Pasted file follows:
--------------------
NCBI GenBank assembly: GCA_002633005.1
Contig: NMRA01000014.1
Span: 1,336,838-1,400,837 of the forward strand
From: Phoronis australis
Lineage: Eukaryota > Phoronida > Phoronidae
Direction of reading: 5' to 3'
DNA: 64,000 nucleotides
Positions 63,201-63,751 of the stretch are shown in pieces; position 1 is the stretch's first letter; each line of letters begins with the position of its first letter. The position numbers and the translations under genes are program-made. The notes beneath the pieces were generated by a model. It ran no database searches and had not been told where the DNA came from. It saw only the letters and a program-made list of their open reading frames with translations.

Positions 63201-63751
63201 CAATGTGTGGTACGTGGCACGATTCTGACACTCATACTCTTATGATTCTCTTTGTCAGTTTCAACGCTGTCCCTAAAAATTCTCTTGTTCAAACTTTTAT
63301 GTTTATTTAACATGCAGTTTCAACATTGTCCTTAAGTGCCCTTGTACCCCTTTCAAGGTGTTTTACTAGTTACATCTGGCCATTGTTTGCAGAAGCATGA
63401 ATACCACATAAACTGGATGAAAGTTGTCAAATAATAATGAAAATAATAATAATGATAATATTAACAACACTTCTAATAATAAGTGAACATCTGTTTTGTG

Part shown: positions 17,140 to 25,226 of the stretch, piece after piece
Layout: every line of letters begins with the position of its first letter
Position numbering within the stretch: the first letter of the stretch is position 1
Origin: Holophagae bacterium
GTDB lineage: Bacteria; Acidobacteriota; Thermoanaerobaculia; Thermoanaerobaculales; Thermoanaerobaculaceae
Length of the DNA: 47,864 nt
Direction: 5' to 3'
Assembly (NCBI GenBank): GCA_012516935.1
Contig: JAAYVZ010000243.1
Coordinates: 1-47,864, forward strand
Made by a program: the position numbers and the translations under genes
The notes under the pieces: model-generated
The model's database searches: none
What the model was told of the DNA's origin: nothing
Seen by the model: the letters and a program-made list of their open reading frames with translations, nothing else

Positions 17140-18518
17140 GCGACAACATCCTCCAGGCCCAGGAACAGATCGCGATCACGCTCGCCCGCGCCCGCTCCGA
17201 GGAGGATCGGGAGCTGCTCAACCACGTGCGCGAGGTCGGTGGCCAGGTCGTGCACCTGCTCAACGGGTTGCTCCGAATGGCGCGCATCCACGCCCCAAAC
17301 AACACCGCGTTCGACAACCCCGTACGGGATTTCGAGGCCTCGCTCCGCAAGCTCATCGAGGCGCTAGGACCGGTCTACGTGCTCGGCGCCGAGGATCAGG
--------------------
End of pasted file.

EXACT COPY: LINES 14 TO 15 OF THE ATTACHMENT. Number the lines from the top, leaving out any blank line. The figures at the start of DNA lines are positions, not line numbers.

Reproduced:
Layout: every line of letters begins with the position of its first letter
Position numbering within the stretch: the first letter of the stretch is position 1